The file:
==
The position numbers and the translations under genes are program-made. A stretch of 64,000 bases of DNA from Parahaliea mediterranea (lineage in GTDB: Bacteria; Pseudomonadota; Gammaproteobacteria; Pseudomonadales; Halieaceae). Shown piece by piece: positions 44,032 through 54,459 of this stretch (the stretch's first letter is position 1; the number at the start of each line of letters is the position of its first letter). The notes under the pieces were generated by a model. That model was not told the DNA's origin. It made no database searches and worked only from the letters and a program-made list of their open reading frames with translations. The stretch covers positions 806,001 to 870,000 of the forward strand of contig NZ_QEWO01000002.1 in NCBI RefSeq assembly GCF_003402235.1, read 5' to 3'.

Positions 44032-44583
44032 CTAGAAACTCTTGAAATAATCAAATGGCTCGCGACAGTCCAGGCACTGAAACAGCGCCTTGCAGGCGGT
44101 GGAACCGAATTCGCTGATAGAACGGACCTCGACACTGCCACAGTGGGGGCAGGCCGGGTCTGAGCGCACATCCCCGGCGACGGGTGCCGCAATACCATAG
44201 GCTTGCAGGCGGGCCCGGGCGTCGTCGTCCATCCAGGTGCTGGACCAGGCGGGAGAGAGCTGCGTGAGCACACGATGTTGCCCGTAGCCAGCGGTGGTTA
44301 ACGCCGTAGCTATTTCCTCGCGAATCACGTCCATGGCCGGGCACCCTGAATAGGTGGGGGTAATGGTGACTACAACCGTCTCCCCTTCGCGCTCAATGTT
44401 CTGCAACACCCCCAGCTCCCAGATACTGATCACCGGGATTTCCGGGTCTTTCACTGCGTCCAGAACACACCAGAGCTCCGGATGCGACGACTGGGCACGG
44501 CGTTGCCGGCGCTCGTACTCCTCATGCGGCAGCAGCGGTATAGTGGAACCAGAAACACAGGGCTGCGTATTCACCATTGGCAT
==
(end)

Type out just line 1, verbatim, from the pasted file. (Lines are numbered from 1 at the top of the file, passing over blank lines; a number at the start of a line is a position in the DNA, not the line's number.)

The position numbers and the translations under genes are program-made. A stretch of 64,000 bases of DNA from Parahaliea mediterranea (lineage in GTDB: Bacteria; Pseudomonadota; Gammaproteobacteria; Pseudomonadales; Halieaceae). Shown piece by piece: positions 44,032 through 54,459 of this stretch (the stretch's first letter is position 1; the number at the start of each line of letters is the position of its first letter). The notes under the pieces were generated by a model. That model was not told the DNA's origin. It made no database searches and worked only from the letters and a program-made list of their open reading frames with translations. The stretch covers positions 806,001 to 870,000 of the forward strand of contig NZ_QEWO01000002.1 in NCBI RefSeq assembly GCF_003402235.1, read 5' to 3'.